“The kitchen counters are going well. He’s going to be coming over this morning to help me with them.”
“Oh, that’s good! What do you need?” she asked.
Good question. Scott felt quite needy at this point.
“I’m good,” was all he said.
“Well, what do you think? Can you get it done in the next week so you can leave?” she asked expectantly. Scott hedged.
“Yeah, maybe so...”.
Betty was not fooled. She read him like a book, or tea leaves, or whatever.
“What’s wrong?” She waited. Scott could sense she could wait forever to hear from him, truly wanting to know. He had to admit to himself that resistance was futile and she probably already knew the gist of what he was feeling, by whatever means she did that thing.
“Man,” he started. “I don’t know, Betty... I don’t know what the place was like when you left.”
She was concerned now. “Why? What do you mean? Todd had done a lot of the tiling work and was going to go get the cabinets and install them before we left.“
“He did that. But I have to tell you, the place is pretty rough.” Then he added, “There’s a lot of stuff to do.”
“Oh. Lord,” she said, quietly. “
When Scott told her all of the things he thought needed to be done, the state of the supplies Todd was supposed to have bought and stored, and his growing knowledge that it was going to go longer than ten days, Betty was speechless at first. Scott heard an intake of breath, a slight moan or cry and the name Jesus whispered. Then she was back and some sense of serenity was in her voice.
Betty began, seemingly unruffled, to give Scott instructions on how to proceed and moreover, how to deal with Todd.
“Todd is... well, quite complicated and simple at the same time. I had no doubt in his abilities and he’d come highly recommended for his work.” Scott just listened, occasionally acknowledging what he himself had gleaned from his interactions with the big lug.
It turned out that she was quite particular about her home environment. Scott characterized it as being necessary for her “sensitivities” related to the “work” she did. And having worked with a number of prominent architects, she discovered a penchant for aesthetic design and energy flow or something like that. Scott thought it was something like Feng Shui. The upshot is that she needed her home to be life supporting for her, for her girls, and for her work.
When she had started out in New Mexico, finances had been good for them. Through consulting work with high level corporate executives, she had been able to afford necessary renovations for their house and then later, to invest in the Navajo house.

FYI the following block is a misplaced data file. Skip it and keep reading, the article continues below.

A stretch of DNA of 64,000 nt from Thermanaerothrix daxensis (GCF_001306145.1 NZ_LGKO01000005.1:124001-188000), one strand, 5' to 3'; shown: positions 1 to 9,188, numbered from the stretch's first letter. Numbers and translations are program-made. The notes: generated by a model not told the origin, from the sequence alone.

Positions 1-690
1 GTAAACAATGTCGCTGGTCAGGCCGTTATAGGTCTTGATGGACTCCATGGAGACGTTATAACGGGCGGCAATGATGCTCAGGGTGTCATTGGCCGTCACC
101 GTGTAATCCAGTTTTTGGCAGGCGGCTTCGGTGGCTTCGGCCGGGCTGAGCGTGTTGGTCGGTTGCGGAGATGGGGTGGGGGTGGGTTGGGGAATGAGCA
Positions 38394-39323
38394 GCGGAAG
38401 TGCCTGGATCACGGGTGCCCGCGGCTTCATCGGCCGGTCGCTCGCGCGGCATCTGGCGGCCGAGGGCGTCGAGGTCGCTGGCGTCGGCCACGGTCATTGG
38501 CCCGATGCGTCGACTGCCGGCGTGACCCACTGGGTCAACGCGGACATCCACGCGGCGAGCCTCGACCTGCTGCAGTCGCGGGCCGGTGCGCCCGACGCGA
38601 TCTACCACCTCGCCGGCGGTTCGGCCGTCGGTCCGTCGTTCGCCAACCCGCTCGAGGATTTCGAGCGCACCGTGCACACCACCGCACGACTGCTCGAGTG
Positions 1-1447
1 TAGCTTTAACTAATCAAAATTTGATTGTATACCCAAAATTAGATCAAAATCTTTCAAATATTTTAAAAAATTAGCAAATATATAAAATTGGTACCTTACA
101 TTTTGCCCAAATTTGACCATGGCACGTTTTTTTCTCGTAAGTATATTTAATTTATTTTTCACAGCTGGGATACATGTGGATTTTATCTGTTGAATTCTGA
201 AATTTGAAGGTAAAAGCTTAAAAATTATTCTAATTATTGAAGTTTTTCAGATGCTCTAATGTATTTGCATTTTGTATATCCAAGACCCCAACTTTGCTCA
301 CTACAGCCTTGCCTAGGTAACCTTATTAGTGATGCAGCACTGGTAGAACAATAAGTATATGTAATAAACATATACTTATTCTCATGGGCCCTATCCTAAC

Todd had been indispensable in those early renovations and while there were some sketchy things about the man, Betty maneuvered around those things fairly deftly. Actually, she knew pretty much everything about the guy. That she continued to work with him was primarily motivated by her desire to help his two young boys and the family.
“I seem to succumb to the call to sacrifice in service to others,” she said to him. He heard her emotionally shrug, then chuckle. “Oh, I wish that call wasn’t so hard on the girls, but I think they do okay with it, by the grace of the Lord.”
“Yeah, they seem pretty cool kids,” Scott offered.
When the Lab had scaled back after the notorious hard drive theft scandals and after the Big Fire in the forest lands near the Lab, there were massive layoffs and home prices cratered. All of this not too long after the last recession. Things bottomed out and with college tuition looming for the first of the three girls, and soon after, the second, Betty had no choice but to sell the house at a loss and leave New Mexico.
“I don’t know exactly what skeletons Todd has in his closet, but I will pray that you don’t meet any of them,” she said at the end. “I believe in you, Scott.”
“You do whatever you have to do. I’ll support you in any way. Of course all of us are praying for you.”
“Okay, great,” Scott said, rolling his eyes.
“Put the new heat registers on my credit card if they’ll let you. There’s some room left on it. And anything else you need. We can pay it off when the house sells.”
“Well, we’ll see how it works,” Scott said, hoping not to need to burden her any more than she had been.
“If you need to leave at any point - even right away - you leave. Do you hear me?”
With the genuine generosity Scott heard in her voice, there was just no way he could take her up on this. At least at this point.
“I’m going to get it done, Betty.”
They ended the call and Scott felt something new. He looked out through the kitchen window to the east where the sun was shining from. His coffee was cold, but no problem, he could easily reheat it in the microwave. If nothing else, Scott felt good from actually having made the call. Big hurdle to get over, but he did it.
He would come through for Betty and her daughters. He saw a stream of light showing the way through it. She believed in him. And she was no slouch when it came to personal integrity, smarts, and capability. He reminded himself that it was just the combination of situations that was preventing her from solving this herself.
“She shouldn’t have to. Not when there are others who can help. Everybody deserves a break sometime.” His thoughts went on like this until the microwave dinged. Coffee. He’d have to go to CookieSheet’s soon to have some real coffee, though. He planned on deserving it by handling this house thing.